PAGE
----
As a last-chance effort, we put him under a broody hen who had hatched one other chick.  Due to his behavior, his chances of survival looked small.  But the hen did something to calm him, fluff up his chick down, and get him to drink and eat.  He was transformed from a thin, confused chick into a confident and happy one.  He has grown up into a fine, healthy bird, and is king of the flock–hence the name “Miracle Chick.”

It still hasn’t been determined what caused his difficulty hatching.  Too-low incubator humidity and temperature changes is a suspect.  The hatching issue does not appear to be genetic, since his chicks (hatched this year) had relatively easy hatches, and are doing great.

Miracle Chick’s baby picture with his mother hen, Blackbeak.



 

Meet Bluesy (Blue Cream Light Brown Rooster)

Bluesy is one of three Blue Cream Light Brown Dutch hatched last year.  Most of these pictures are of his chick molt–his feather color became truly magnificent once he got his full plumage.  He was raised along with three other chicks by a Jersey Giant hen, Blackbeak.  A Jersey Giant is one of the biggest breeds of chickens and a Dutch is one of the smallest.  She appeared to think her chicks weren’t growing big enough, and kept feeding them worms.


Bluesy (center), along with Miracle Chick and Tiny Hen at about a month old.




Bluesy when he finally began to get his rooster plumage at about three months old.



Meet Sparkles! (Blue Cream Light Brown Hen)

Sparkles is one of last year’s hatch of twelve chicks.  For some reason the eggs had an extremely low hatch rate last year, and a very high hatch rate this year.  She was hatched in an incubator, and raised in a brooder with four other incubator-hatched chicks.  Out of that hatch, there were two cockerels and three pullets.

She was the only Blue Cream Light Brown to hatch (out of that group), and she’s one of the sweetest chickens ever.  All the chicks grew up to be show-quality and extremely beautiful.  Sparkles is going to be shown this year, and her mother, Duchess, was 3rd out of 32 birds overall (large fowl and bantam), and best Single Comb Clean Legged bantam.  Her father, Tick-Tock, received a blue danish at both shows he attended.  Her brother, Bluesy, is a beautiful Blue Cream cockerel (hatched out of a different batch of eggs, and now at his new home).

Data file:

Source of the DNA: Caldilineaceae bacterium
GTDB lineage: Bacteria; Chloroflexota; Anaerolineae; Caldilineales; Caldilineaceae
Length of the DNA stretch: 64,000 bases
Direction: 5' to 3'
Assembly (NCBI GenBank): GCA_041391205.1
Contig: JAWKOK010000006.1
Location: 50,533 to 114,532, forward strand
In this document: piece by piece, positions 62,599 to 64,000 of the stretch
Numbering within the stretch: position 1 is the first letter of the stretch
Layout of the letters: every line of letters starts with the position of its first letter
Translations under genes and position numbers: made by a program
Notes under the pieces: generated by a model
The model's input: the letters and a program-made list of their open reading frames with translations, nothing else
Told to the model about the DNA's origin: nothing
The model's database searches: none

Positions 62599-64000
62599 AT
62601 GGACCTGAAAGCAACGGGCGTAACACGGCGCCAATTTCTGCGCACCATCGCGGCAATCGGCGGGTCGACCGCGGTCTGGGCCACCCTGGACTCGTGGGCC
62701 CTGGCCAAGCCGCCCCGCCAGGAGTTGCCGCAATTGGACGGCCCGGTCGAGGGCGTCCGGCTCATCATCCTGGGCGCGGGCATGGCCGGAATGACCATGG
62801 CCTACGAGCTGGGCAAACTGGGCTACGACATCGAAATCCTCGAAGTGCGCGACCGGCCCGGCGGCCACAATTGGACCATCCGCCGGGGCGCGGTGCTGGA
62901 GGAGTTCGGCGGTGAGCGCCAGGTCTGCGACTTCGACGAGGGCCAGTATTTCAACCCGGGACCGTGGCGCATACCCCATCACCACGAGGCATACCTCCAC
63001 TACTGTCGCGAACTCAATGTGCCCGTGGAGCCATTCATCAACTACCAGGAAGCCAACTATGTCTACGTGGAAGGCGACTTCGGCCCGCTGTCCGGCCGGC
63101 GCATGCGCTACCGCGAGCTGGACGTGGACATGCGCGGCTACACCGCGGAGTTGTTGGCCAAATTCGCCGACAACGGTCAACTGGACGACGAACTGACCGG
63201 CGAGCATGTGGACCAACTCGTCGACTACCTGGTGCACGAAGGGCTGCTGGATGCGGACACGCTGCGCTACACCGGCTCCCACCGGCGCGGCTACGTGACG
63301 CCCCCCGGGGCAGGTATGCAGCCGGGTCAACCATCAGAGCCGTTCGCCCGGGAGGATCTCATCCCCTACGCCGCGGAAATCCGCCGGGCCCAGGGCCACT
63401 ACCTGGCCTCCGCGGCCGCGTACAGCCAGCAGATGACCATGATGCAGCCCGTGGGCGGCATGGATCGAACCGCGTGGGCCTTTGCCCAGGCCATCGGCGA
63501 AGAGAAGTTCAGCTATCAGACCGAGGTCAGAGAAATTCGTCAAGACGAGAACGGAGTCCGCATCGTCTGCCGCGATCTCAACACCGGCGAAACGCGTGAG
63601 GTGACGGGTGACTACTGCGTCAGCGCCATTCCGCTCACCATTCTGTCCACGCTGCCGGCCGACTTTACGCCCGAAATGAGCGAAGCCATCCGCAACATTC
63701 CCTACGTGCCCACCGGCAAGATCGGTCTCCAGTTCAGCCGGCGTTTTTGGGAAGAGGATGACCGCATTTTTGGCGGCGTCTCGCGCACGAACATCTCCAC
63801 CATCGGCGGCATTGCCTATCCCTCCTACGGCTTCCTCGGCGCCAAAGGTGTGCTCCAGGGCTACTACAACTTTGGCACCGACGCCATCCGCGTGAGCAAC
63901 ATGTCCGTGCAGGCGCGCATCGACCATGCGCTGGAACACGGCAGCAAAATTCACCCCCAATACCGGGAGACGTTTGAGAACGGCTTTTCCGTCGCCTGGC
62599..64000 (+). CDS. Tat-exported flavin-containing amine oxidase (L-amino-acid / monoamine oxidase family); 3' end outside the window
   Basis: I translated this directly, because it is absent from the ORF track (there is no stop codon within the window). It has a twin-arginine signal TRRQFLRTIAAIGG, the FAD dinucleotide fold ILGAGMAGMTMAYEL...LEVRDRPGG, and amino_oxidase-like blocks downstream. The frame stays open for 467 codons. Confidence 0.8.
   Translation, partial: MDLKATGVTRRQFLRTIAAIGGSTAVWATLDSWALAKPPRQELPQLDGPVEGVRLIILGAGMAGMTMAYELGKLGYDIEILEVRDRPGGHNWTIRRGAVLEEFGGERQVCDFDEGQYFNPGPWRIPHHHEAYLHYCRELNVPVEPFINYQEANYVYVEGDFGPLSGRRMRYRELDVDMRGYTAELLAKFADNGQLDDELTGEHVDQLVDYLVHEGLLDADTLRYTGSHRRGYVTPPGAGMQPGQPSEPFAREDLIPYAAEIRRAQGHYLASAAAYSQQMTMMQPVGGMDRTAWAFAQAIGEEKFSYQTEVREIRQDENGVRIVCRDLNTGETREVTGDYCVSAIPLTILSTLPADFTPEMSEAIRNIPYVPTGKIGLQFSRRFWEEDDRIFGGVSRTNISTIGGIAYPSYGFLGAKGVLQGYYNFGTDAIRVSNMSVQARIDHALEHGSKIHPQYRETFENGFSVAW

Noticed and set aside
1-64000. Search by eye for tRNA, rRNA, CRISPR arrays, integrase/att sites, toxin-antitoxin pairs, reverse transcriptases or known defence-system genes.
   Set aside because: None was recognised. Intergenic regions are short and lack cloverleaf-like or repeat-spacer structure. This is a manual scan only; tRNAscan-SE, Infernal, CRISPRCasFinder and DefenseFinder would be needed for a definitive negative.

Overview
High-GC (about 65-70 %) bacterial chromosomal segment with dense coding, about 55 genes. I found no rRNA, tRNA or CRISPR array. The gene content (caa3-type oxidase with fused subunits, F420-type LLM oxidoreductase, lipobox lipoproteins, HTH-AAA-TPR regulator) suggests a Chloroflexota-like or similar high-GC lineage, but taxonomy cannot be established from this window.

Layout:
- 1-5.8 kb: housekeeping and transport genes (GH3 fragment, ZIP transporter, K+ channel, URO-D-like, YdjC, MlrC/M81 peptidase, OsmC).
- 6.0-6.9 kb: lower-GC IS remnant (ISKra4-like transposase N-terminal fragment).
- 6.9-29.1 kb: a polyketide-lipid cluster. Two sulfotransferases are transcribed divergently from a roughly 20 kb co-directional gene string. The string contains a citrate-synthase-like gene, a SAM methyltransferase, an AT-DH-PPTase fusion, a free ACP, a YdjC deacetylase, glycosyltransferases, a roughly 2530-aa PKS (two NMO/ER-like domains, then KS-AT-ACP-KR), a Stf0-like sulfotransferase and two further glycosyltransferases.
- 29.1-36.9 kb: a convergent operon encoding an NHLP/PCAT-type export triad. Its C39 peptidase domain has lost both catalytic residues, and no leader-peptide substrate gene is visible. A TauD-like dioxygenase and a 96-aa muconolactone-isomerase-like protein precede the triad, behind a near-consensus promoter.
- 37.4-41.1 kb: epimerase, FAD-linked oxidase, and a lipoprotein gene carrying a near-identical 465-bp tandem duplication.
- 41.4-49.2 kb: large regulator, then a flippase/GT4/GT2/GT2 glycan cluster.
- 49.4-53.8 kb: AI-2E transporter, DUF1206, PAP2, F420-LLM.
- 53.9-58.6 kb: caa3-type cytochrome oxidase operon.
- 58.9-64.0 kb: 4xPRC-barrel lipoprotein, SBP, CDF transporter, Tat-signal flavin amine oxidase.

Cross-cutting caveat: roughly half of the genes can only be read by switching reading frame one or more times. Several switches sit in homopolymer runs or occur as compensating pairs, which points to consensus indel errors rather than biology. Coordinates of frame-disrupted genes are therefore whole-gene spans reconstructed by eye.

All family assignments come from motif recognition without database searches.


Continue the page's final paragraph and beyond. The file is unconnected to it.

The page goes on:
Sparkles has tried to hatch eggs twice this year, and 100% of the Dutch hens have gone broody.  This breed seems to be very good at sitting on eggs and raising chicks.

Sparkles a few days ago (it’s hard to get a photo of her because she runs around so fast).


The incubator she hatched out of ^


Over the next few days, meet the rest of last year’s hatch!


For more Dutch Bantam posts and pictures, click the “Dutch Bantams” link under “Categories” in the sidebar!



Summer Chicks

Tiny Hen, a Cream Light Brown Dutch bantam hen, hatched seven tiny chicks.  It was a successful hatch, with 100% hatch rate, and 100% of the chicks survived.  The last chick had a rough hatch, since she had moved off the egg and the egg had dried out.  Luckily the chick made it out after being put under another broody hen, Owly.

cream light brown Dutch Bantam hen and chicks

 


Owly


 

Wild Barn Swallows built this nest and hatched their chicks.


 

Another hatch from this summer–Wattles, hatched by Spicy (a full-sized Speckled Sussex hen).  She’s a Cream Light Brown pullet.

And Duchess, Beaky, and Clover hatched one chick, named Chicklet.  They were extremely happy to finally hatch an egg, and spend hours looking after their chick.  (Pictures coming soon).


Interesting fact: Duchess, Beaky, Clover and Tick-Tock are the grandparents of this year’s chicks.


Goodbye Tick-Tock: Spring 2015 – 2016.  An illness took him in late December of 2016, and he is missed very much.